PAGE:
Surviving the Sandwich Generation

Surviving the Sandwich Generation

Surviving the Sandwich Generation

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If you’re in your 40s or 50s you might be part of an ever growing sandwich generation. The term “sandwich generation” was coined in 1981 and refered to women in their 30s and 40s who were taking care of children while also caring for aging parents. Since then we’ve pushed back the age at which we have children and seniors are living longer than ever so the age at which you might experience being the meat in the sandwich has also shifted. More men are part of the sandwich too.

No matter what age you experience the pull of two generations, you don’t have to go it alone and you may find it is actually very fulfilling if you set appropriate boundaries.

Surviving the Sandwich Generation

Plan Ahead

If you haven’t reached the time in your life where you’re caring for your children and your parents emotionally and financially, then now is the time to start planning for it. If you have siblings talk to them about caring for your parents in their senior years. That could mean aging in place or assisted living when the time comes. Having a plan in place makes the decisions much easier when the time comes to make them. Get your parents on board and find out what their wishes are during this time of transition. Talk to an estate planner soon than later and get as organized as possible for the inevitable.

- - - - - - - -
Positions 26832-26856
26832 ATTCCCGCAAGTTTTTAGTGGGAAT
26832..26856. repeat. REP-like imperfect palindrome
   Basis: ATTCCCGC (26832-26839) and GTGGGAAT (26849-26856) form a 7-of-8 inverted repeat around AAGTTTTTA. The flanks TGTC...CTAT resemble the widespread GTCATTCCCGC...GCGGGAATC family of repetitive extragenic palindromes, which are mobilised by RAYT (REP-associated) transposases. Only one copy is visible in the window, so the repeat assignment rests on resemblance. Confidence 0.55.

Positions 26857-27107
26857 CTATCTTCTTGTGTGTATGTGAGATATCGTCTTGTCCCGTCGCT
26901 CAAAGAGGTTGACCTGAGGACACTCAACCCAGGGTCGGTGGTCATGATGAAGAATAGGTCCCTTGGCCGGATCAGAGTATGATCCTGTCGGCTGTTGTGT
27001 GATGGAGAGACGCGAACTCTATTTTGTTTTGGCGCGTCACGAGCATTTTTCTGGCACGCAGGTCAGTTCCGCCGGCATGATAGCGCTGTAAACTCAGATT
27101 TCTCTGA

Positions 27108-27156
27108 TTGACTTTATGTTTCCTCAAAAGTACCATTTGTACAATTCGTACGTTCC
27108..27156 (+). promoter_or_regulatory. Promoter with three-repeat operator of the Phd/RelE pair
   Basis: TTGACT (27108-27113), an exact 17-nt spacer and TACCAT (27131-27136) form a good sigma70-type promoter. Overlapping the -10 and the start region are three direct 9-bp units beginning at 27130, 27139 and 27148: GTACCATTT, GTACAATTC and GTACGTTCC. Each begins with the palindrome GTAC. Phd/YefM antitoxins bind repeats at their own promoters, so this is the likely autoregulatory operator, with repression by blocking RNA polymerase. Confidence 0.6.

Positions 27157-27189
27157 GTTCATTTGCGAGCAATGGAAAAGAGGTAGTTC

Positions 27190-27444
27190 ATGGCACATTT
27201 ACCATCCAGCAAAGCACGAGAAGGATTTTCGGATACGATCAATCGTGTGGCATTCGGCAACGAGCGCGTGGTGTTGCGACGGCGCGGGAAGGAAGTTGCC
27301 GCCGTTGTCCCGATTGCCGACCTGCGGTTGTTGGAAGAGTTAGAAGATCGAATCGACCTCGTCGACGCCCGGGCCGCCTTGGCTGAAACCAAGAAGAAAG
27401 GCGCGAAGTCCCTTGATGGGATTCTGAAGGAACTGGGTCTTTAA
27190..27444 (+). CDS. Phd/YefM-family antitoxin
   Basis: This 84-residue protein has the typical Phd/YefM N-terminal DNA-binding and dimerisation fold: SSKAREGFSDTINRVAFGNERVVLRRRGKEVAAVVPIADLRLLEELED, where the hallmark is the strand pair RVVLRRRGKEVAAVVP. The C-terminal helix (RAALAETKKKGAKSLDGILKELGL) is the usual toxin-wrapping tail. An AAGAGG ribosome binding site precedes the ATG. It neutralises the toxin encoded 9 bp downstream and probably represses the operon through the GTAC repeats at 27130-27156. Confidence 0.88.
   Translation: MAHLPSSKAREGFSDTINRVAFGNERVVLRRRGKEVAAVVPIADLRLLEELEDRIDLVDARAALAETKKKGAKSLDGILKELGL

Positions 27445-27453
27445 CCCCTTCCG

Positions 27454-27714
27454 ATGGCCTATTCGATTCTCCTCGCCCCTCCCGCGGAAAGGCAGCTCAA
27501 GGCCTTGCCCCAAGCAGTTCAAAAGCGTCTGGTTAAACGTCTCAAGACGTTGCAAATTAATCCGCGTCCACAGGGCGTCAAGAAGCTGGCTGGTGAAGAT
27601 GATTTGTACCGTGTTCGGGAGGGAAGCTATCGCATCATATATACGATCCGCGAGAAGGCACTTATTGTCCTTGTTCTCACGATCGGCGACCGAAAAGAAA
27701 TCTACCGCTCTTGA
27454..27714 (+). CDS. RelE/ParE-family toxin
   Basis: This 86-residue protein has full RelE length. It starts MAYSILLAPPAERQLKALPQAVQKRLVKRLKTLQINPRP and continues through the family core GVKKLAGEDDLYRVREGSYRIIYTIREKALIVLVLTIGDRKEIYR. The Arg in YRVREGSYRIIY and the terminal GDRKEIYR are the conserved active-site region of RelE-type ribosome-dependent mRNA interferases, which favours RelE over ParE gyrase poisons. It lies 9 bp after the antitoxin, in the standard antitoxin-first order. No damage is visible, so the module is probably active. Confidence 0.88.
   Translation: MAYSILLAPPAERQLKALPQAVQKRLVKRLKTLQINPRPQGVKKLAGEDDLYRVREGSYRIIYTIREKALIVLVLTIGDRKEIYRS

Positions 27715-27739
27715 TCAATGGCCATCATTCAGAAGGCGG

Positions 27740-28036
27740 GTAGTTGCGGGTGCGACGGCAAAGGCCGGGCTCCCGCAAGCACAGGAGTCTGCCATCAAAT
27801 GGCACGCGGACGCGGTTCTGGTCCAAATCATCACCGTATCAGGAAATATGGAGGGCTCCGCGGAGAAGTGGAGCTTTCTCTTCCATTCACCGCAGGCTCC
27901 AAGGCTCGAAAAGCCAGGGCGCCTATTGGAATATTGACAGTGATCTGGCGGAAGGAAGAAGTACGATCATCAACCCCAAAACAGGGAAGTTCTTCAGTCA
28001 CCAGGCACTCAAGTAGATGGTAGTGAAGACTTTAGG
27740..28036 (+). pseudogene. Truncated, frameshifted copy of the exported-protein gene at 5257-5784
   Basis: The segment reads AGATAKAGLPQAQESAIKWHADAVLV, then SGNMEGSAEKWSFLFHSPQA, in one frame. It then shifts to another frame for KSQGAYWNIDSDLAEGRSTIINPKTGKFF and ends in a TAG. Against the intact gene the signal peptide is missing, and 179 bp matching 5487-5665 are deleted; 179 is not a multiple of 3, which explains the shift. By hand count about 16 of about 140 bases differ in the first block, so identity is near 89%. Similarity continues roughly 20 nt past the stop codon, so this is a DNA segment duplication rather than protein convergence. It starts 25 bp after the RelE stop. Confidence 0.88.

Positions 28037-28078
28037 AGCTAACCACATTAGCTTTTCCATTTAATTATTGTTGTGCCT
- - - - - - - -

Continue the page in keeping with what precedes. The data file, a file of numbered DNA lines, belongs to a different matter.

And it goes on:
Save

If you’re part of the sandwich generation you’re thinking about the cost of college and the cost of a nursing home on your mind. Start saving now and don’t forget about your own retirement. If you have to choose between picking up the tab for college or your own retirement choose your retirement so your children are not saddled with your financial considerations when you become a senior.

Respite

Caregiving tends to fall to one sibling in the family and often it’s the daughter. This may happen due to geography, skillset or birthorder. However it shakes out be sure to get respite if you are the main caregiver. You can’t help anyone if you are exhausted so be sure to enlist the help of family members – this can include your children – so you can take much needed breaks.

Therapy

When caring for children and parents it’s easy to feel overwhelmed, anger and resentful. Those are powerful emotions that many people have a difficult time sitting with. These are normal and even expected emotions for a caregiver but that doesn’t alleviate the guilt many feel for having them. Talking to a professional allows you to vent about the people and situation you are in without causing hurt feelings to the ones you love. A therapist will also give you some much needed methods of coping in a secure and safe environment.

It’s Not Forever

Remember that caring for children and elderly parents at the same time is a temporary transition. The children will grow and move out and have their own lives and aging parents will eventually pass away. Enjoy your time with your loved ones, it is fleeting.

About the author:

Dr. Janna Fond lives in the San Francisco Bay Area with her husband and two children. When not seeing clients, playing with her kids or working on her latest manuscript, she enjoys cycling, yoga and relaxing on the beach.

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